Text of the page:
Late in 2015, this office released the third-year results of an internal NPR study examining the diversity of the outside sources heard on NPR's weekday radio newsmagazines. (Outside sources are the people interviewed and quoted by NPR; they do not include NPR's own reporters and hosts.) Now we have a fourth year of that analysis, this time looking at the makeup of the sources that NPR used in five online blogs during the 2016 fiscal year (Oct.

On June 30, NPR's Weekend All Things Considered aired a lighthearted World Cup piece discussing why the Brits use "football" and the Americans use "soccer" to refer to the same game. The subsequent debate this piece sparked has nothing to do with soccer and is not remotely lighthearted.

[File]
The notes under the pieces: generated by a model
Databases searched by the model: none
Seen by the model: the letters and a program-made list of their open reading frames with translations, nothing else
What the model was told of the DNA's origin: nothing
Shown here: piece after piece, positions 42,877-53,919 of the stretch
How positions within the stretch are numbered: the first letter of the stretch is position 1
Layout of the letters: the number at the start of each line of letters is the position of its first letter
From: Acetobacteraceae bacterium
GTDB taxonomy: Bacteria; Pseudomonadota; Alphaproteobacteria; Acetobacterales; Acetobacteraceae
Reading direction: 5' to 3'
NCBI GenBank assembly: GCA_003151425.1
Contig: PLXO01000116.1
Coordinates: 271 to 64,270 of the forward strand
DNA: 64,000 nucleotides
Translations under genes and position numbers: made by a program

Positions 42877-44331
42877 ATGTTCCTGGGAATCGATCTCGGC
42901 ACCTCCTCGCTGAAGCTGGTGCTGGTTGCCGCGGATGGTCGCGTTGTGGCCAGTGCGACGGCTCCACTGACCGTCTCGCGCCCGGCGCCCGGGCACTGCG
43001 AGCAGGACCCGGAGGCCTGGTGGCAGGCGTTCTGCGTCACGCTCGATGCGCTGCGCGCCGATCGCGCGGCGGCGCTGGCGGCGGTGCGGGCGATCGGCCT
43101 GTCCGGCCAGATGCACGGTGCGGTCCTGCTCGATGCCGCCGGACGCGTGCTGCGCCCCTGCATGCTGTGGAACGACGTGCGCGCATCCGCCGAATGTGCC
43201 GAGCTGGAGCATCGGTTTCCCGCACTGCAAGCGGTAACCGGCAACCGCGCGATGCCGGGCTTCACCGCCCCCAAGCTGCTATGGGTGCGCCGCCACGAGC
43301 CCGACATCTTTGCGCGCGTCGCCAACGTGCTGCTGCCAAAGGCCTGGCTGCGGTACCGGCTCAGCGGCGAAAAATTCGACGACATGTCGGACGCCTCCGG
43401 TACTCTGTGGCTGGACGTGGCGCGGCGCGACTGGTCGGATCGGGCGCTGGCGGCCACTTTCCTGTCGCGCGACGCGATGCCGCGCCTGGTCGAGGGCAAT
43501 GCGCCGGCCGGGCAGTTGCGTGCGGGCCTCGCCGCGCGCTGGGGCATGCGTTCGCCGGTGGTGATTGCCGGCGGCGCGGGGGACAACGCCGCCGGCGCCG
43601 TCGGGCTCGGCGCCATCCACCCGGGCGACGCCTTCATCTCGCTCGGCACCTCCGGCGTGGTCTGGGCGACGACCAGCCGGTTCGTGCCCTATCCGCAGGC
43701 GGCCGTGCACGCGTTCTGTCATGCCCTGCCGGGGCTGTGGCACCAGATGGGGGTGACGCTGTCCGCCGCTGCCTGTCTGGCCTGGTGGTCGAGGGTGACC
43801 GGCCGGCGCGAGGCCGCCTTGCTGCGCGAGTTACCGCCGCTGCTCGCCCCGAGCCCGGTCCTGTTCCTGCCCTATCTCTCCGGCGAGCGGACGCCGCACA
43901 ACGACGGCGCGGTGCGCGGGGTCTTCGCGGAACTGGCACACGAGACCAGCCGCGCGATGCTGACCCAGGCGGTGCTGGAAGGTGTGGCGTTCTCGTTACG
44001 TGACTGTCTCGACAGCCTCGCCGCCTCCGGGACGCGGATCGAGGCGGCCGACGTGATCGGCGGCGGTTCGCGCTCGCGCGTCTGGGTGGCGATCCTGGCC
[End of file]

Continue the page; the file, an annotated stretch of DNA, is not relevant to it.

Update: Four days after this column was published, NPR changed its policy. According to a July 2 memo from Sara Goo, an NPR managing editor who oversees digital content, to the newsroom, "opinion content published on NPR.org must now include 'Opinion:' as the first word of the headline."

Can NPR reduce the number of monthly mistakes it makes in half, by October? That's the newsroom's ambitious goal.

On Monday, referencing an error rate that he called "unacceptable," NPR's standards and practices editor Mark Memmott laid out a new newsroom system that he hopes will lead to fewer corrections.

With two suicides this week of well-known Americans, "best practices" for reporting such deaths are again relevant. NPR's reporting has mostly been exemplary, even as it has missed the mark at least twice.